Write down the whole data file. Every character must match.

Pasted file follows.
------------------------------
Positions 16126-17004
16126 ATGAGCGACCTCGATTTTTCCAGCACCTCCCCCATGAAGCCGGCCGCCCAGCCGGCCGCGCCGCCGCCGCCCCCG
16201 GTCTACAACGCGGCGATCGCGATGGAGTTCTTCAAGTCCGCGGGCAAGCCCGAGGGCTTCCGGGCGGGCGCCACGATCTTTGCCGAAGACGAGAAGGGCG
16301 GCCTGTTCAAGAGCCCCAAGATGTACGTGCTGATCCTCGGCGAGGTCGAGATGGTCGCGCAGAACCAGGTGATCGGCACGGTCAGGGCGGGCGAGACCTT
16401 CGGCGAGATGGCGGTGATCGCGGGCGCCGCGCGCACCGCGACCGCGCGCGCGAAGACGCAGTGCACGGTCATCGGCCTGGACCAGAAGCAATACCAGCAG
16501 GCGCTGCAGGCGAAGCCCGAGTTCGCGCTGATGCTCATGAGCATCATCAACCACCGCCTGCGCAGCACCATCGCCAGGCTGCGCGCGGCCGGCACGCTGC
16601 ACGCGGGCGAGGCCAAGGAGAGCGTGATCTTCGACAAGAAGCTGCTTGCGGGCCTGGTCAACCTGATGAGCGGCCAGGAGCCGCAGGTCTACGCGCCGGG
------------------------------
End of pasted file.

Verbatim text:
Positions 16126-17004
16126 ATGAGCGACCTCGATTTTTCCAGCACCTCCCCCATGAAGCCGGCCGCCCAGCCGGCCGCGCCGCCGCCGCCCCCG
16201 GTCTACAACGCGGCGATCGCGATGGAGTTCTTCAAGTCCGCGGGCAAGCCCGAGGGCTTCCGGGCGGGCGCCACGATCTTTGCCGAAGACGAGAAGGGCG
16301 GCCTGTTCAAGAGCCCCAAGATGTACGTGCTGATCCTCGGCGAGGTCGAGATGGTCGCGCAGAACCAGGTGATCGGCACGGTCAGGGCGGGCGAGACCTT
16401 CGGCGAGATGGCGGTGATCGCGGGCGCCGCGCGCACCGCGACCGCGCGCGCGAAGACGCAGTGCACGGTCATCGGCCTGGACCAGAAGCAATACCAGCAG
16501 GCGCTGCAGGCGAAGCCCGAGTTCGCGCTGATGCTCATGAGCATCATCAACCACCGCCTGCGCAGCACCATCGCCAGGCTGCGCGCGGCCGGCACGCTGC
16601 ACGCGGGCGAGGCCAAGGAGAGCGTGATCTTCGACAAGAAGCTGCTTGCGGGCCTGGTCAACCTGATGAGCGGCCAGGAGCCGCAGGTCTACGCGCCGGG